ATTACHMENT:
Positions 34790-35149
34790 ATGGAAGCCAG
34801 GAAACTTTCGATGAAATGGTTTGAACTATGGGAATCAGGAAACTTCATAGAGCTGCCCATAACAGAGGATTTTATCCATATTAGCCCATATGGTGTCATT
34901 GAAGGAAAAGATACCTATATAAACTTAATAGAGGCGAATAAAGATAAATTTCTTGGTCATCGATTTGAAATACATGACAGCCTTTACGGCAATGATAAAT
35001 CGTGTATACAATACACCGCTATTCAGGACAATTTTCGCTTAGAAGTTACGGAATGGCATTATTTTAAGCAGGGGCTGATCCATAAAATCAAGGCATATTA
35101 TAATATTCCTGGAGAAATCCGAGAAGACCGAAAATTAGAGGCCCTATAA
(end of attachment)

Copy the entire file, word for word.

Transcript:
Positions 34790-35149
34790 ATGGAAGCCAG
34801 GAAACTTTCGATGAAATGGTTTGAACTATGGGAATCAGGAAACTTCATAGAGCTGCCCATAACAGAGGATTTTATCCATATTAGCCCATATGGTGTCATT
34901 GAAGGAAAAGATACCTATATAAACTTAATAGAGGCGAATAAAGATAAATTTCTTGGTCATCGATTTGAAATACATGACAGCCTTTACGGCAATGATAAAT
35001 CGTGTATACAATACACCGCTATTCAGGACAATTTTCGCTTAGAAGTTACGGAATGGCATTATTTTAAGCAGGGGCTGATCCATAAAATCAAGGCATATTA
35101 TAATATTCCTGGAGAAATCCGAGAAGACCGAAAATTAGAGGCCCTATAA